I fear readers will approach the final instalment of my three-parter on citizenship politics with all the enthusiasm of a vegan starting work placement in a steak pie factory. I had my doubts as to both the intellectual and entertainment value of these posts and as the comments have dried up (not that I’m not enormously grateful for those who have posted) my worst fears have been confirmed. Tomorrow I will gather up the pieces of my shattered self esteem and return to more palatable fare; some jokes about dogs perhaps?
Anyway, let’s get it over with. I said yesterday that I would respond to the criticism that citizenship politics was not a politics at all (so now I am offering my own response to my own criticism of my own ideas – John Donne was wrong; I am an island and they’ve just cancelled the weekly ferry).
From the perspective of citizenship politics, how do we respond to the the questions; ‘who are we?’, ‘who do we need to be?’ and ‘who should we be? Being mercifully brief here is my answer:
‘Who are we?’ Citizenship politics tends to emphasise the social nature of human beings and our species’ unique capacity for empathy and reciprocity. It argues that human beings are capable individually and collectively of functioning at a higher level and that this is the ultimate goal of human progress. But citizenship politics is not naively optimistic about human nature, indeed it recognises the frailties of individual judgement and the need to understand and to restrain our ‘animal spirits’.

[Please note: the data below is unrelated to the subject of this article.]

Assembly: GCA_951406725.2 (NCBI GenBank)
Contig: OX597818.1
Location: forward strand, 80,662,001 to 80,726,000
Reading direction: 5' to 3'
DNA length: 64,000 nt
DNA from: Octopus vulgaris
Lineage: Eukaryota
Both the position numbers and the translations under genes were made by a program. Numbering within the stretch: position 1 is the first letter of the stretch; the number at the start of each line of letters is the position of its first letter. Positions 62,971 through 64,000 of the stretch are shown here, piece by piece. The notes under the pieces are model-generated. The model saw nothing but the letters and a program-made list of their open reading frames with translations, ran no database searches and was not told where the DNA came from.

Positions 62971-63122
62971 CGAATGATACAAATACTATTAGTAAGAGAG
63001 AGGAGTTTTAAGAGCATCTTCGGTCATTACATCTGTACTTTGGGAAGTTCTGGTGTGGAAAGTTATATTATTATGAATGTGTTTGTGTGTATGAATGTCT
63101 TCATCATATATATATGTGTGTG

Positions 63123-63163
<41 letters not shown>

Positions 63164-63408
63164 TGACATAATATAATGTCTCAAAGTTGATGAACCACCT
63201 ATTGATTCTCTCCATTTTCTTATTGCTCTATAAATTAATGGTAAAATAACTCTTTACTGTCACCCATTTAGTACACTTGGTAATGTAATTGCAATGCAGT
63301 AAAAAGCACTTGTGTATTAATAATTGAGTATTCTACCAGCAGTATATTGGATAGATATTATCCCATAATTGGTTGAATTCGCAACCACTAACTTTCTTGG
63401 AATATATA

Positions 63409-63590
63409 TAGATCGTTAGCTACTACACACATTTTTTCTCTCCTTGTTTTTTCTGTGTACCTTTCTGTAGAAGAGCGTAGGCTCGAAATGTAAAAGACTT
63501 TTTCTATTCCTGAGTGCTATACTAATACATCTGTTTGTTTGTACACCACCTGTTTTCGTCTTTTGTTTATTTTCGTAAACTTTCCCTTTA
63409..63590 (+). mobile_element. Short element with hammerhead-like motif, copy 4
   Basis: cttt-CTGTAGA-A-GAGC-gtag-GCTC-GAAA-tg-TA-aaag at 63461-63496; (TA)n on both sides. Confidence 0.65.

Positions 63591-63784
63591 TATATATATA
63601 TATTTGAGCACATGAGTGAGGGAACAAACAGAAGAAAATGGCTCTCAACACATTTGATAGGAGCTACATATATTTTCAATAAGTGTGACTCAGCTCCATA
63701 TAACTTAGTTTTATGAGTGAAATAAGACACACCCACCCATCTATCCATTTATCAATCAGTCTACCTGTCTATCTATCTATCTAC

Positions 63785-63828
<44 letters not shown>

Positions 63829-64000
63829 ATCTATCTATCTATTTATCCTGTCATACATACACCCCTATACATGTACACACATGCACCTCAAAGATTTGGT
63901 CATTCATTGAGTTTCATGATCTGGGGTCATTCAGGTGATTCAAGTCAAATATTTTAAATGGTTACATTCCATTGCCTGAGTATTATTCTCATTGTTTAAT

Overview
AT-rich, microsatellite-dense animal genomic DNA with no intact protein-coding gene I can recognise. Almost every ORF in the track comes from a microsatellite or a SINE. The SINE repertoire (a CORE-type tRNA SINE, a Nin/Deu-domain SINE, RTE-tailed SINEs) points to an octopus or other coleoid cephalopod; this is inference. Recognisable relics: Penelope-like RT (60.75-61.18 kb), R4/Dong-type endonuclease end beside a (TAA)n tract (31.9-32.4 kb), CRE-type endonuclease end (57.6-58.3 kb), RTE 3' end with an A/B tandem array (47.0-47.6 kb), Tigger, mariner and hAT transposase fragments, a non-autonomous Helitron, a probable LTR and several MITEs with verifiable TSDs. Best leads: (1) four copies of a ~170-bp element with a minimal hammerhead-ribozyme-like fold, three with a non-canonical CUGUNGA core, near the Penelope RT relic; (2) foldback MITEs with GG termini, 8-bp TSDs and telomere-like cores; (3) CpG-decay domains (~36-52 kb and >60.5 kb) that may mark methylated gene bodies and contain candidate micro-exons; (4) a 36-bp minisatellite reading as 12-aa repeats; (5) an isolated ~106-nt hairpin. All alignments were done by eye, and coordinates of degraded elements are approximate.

‘Who do we need to be?’ Citizenship politics calls for a radical re framing of debate about production, consumption, and growth. A great challenge facing global humanity is how to continue to achieve economic progress within the ever more pressing limits of nature (climate change, biodiversity, finite resources). In relation to question of well-being, of the environment, of what David Halpern calls ‘the hidden wealth of nations’, citizenship politics means developing a more critical and holistic debate about the purposes and trade-offs of economic progress.
‘Who should we be?’ Citizenship politics returns to classical and enlightenment themes in urging an ambitious account of the good life well lived. This life is one in which we have freedoms and entitlements but where also full membership of society carries with the expectation of engagement in the public sphere, the aspiration to live as far as possible within the means available to all in a shrinking world, and a commitment to norms and behaviours which foster social reciprocity.